The Black people that simply want to belong and are not concerned with the well being of the masses. The ones that have not and will not ever date someone Black, but have Black friends, blast Black music and say things like “They don’t treat me like I’m Black because I’m not ghetto”. The ones that think we still have house slaves and field slaves, and have mentally classified themselves as house slaves: better than all the other black people and more like white people. They have forgotten that these classifications were false divisions created by white slave masters whose sole focus was to maximize profits by maintaining free labour in a time when Christianity made white on white slavery taboo, and most importantly who still considered all black people to be property. Modern day racists whether blatant or not, probably do not see all Black people as property but certainly think Black people are inferior. Except in a scenario where you have more money, success or fame and then your almost equals until you no longer have those material thing. Truth is, by continuing to adhere to historical and racist practices we as a community only perpetuate racism for everyone: all people of colour.
Most likely not, but if it served their self interest then potentially.
Then I thought of the white faces and all the faces in between.
The ones who really don’t see race, they see colour but understand that we are all equal human beings, different but equal. They try all kinds of cuisine, aren’t scared to travel to Africa and when they do specify which country and who jump to my defence when someone is being racist towards me before I get a chance to say something myself. Who sometimes say racist things but understand that they are a victim of centuries of indoctrinated racism themselves and actively work to change their biases.
Yes, I believe they would indeed march with me.
The coloured person that isn’t black but is just as complexed as the proudly Black person: so complexed and perplexed by all the mixed messages of what it means to not be white and blonde that it really depends on the day. They celebrate diversity, date Black, eat Black, dance Black but are very grateful not to be Black.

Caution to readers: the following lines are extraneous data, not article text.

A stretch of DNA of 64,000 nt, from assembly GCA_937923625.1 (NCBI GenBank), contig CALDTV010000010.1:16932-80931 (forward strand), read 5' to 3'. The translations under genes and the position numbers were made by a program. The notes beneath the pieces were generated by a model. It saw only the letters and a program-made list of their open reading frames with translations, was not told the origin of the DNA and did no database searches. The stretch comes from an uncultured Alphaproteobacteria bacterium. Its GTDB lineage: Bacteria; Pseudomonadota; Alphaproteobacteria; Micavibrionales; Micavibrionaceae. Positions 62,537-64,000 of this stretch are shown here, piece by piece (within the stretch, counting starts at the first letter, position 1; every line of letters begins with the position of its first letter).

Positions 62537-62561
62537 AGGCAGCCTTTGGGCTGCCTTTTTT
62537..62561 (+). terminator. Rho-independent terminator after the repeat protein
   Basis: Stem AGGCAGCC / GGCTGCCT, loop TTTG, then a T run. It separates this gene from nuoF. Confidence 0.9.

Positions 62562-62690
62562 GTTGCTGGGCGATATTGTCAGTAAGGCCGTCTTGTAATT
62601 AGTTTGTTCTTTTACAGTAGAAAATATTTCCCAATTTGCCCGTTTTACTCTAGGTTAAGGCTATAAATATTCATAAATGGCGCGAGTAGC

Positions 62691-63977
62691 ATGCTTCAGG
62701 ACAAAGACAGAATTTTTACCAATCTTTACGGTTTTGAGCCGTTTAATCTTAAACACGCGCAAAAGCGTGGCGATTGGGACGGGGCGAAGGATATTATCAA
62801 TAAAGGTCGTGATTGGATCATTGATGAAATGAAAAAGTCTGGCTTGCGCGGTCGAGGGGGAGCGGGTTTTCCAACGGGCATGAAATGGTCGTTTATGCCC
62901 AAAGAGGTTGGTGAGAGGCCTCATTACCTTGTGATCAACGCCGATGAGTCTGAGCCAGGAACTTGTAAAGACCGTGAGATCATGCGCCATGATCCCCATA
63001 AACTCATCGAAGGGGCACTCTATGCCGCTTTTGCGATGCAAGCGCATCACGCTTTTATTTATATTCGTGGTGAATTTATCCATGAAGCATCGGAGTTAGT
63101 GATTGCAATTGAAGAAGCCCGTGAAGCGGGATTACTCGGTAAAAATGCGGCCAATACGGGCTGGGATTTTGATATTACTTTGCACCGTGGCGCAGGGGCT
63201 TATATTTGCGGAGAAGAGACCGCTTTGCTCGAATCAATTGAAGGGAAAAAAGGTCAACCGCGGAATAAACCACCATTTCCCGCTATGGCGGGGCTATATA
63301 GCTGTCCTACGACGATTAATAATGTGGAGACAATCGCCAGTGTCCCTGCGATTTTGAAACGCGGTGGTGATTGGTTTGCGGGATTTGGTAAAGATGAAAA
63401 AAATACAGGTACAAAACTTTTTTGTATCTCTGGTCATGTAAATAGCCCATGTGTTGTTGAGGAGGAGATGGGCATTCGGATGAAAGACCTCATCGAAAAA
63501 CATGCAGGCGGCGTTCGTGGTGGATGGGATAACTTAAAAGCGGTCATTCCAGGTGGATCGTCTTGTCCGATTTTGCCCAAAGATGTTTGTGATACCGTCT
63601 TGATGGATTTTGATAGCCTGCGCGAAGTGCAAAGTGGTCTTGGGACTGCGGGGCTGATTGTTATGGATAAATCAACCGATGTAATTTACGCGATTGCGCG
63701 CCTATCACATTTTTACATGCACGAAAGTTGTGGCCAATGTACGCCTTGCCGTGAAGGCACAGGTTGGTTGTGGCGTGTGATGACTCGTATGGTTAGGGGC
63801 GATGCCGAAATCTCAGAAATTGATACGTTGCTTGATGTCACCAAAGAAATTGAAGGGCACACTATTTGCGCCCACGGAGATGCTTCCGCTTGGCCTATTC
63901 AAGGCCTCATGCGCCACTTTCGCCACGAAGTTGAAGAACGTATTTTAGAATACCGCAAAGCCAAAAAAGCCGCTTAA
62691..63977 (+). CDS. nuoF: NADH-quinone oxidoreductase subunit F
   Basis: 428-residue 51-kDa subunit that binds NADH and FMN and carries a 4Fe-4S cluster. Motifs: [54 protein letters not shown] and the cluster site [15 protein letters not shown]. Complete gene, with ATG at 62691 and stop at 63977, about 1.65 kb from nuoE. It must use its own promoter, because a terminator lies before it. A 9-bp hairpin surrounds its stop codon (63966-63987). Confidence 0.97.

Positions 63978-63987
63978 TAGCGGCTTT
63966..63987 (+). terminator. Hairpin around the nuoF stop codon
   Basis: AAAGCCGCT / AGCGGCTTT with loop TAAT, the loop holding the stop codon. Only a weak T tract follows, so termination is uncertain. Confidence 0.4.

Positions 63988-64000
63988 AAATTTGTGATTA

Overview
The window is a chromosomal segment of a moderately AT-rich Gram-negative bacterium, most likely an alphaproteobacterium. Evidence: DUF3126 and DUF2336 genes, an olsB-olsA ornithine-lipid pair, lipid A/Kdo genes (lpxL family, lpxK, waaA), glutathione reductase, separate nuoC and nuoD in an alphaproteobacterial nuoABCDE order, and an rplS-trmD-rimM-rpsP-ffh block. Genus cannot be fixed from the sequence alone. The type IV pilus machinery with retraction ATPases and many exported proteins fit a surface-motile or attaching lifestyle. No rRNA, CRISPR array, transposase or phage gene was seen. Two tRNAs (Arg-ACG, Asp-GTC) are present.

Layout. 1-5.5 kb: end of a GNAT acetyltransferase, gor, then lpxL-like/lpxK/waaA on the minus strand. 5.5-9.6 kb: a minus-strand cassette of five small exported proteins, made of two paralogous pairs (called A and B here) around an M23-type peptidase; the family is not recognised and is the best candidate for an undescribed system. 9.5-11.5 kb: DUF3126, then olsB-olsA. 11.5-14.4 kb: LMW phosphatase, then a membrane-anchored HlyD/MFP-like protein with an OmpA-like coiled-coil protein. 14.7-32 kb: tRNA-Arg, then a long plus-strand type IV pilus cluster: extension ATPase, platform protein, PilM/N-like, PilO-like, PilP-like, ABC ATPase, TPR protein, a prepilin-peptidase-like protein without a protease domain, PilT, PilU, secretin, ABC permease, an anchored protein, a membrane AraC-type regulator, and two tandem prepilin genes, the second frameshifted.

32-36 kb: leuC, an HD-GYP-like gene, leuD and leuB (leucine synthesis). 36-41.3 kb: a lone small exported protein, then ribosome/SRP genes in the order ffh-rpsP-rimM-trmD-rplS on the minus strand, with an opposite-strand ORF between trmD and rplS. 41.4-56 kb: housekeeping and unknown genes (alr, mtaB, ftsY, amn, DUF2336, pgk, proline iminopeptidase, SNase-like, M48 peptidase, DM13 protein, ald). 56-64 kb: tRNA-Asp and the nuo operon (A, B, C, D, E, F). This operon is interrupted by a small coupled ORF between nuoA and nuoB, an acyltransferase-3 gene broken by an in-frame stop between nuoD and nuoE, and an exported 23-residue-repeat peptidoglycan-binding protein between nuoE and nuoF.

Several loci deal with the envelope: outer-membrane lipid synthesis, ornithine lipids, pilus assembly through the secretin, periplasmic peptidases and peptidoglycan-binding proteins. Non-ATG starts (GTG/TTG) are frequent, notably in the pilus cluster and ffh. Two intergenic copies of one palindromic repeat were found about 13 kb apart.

Perhaps they would, I honestly think it depends on the day.
The ones who pretend like racism doesn’t exist, or that it does and I am some sort of exception to the rule. Are mostly politically correct but jump at the chance to use the N word. The ones that say things like “But you’re not really Black/African” because to them being Black or African means you are not intelligent, successful or attractive and when you are any or a combination of those things you are now something else, one of them.
No, I do not believe that they would.
The ones that aren’t at all political, haven’t given race much thought, have expected biases that come with living in a world that condemns Blackness, but love you so much that they be happy to give you a few hours of their day.
Yes, I believe they would…well most likely.
Please note that I do not actually believe that people can be categorized so simply. It’s honestly all in good fun, to get us to think about who we fundamentally are as people, our beliefs and what we would do to defend those beliefs. Writing this article got me to think. If an issue arises that does not directly affect me but rather a loved one, neighbor, or someone in my community, I hope that I would march with them. At the end of the day this world is all OURS and supporting each other is how we will make it a better place for ever